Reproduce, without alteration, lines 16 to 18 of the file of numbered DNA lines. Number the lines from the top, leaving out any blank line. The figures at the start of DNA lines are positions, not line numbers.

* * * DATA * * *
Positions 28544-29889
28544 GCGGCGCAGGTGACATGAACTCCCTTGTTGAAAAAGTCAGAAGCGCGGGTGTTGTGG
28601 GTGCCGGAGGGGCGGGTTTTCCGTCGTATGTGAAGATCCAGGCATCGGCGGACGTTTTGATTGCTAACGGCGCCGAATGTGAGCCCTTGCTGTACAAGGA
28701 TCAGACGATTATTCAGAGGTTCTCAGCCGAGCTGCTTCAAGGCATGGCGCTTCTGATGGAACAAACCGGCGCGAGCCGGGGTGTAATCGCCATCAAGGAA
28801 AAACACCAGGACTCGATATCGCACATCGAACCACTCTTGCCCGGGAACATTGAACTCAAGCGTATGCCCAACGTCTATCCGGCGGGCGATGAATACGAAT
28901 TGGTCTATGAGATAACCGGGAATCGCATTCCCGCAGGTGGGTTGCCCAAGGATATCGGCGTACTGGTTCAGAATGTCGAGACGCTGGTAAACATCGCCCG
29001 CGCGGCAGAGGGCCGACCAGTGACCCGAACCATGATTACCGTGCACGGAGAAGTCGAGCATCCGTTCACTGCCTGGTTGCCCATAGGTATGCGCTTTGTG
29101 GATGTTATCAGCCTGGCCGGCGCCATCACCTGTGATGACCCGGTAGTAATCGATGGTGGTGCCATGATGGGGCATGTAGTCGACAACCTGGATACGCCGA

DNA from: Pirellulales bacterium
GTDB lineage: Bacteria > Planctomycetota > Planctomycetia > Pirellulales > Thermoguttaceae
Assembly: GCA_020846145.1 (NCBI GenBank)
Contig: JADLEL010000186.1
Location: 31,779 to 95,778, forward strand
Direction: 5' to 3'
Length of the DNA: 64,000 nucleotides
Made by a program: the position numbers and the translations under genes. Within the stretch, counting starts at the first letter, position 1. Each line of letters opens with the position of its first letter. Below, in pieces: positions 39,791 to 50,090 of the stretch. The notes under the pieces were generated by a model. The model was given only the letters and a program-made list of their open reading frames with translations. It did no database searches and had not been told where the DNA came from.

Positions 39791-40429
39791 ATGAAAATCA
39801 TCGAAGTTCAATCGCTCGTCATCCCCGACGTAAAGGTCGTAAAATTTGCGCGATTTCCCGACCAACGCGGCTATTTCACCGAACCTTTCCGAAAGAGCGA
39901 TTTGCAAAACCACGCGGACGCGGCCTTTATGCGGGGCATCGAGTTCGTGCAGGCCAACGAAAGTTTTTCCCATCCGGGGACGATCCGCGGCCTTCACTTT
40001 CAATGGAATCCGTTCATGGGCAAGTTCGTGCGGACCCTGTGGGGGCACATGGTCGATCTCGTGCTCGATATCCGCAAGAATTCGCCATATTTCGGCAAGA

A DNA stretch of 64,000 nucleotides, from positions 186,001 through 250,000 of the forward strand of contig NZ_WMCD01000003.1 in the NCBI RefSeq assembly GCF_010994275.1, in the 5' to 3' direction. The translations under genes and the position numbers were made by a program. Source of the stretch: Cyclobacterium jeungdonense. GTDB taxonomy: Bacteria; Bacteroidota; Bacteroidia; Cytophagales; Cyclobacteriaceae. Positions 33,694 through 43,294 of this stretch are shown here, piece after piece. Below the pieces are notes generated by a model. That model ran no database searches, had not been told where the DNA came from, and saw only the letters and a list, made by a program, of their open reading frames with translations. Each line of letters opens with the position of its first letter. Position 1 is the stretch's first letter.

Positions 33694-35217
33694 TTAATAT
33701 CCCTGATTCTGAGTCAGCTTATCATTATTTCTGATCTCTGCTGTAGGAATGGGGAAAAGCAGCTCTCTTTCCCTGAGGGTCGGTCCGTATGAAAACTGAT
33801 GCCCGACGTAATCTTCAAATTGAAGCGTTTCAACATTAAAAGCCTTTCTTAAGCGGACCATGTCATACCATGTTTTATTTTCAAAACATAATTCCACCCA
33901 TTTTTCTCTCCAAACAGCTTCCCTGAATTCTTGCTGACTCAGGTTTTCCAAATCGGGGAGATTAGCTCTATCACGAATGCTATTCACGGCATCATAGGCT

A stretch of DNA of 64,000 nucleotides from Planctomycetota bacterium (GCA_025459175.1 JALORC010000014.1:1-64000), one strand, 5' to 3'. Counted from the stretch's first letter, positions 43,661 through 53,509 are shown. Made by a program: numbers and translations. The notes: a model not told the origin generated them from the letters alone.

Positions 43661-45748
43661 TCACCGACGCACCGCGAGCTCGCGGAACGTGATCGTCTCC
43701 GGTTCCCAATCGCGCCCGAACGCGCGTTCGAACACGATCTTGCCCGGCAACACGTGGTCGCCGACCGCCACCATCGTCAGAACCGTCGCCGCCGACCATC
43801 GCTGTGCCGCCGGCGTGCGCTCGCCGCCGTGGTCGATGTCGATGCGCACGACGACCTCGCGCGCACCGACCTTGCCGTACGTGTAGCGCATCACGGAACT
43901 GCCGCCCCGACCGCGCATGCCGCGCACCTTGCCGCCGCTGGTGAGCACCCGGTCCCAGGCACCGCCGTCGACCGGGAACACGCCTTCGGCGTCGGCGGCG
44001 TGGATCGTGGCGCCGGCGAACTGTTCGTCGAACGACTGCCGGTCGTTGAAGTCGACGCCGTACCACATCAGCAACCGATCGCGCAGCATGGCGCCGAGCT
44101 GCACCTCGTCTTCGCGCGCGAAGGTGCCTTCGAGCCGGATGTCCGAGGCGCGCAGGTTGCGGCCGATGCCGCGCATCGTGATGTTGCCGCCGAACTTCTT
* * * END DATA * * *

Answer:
Made by a program: the position numbers and the translations under genes. Within the stretch, counting starts at the first letter, position 1. Each line of letters opens with the position of its first letter. Below, in pieces: positions 39,791 to 50,090 of the stretch. The notes under the pieces were generated by a model. The model was given only the letters and a program-made list of their open reading frames with translations. It did no database searches and had not been told where the DNA came from.

Positions 39791-40429
39791 ATGAAAATCA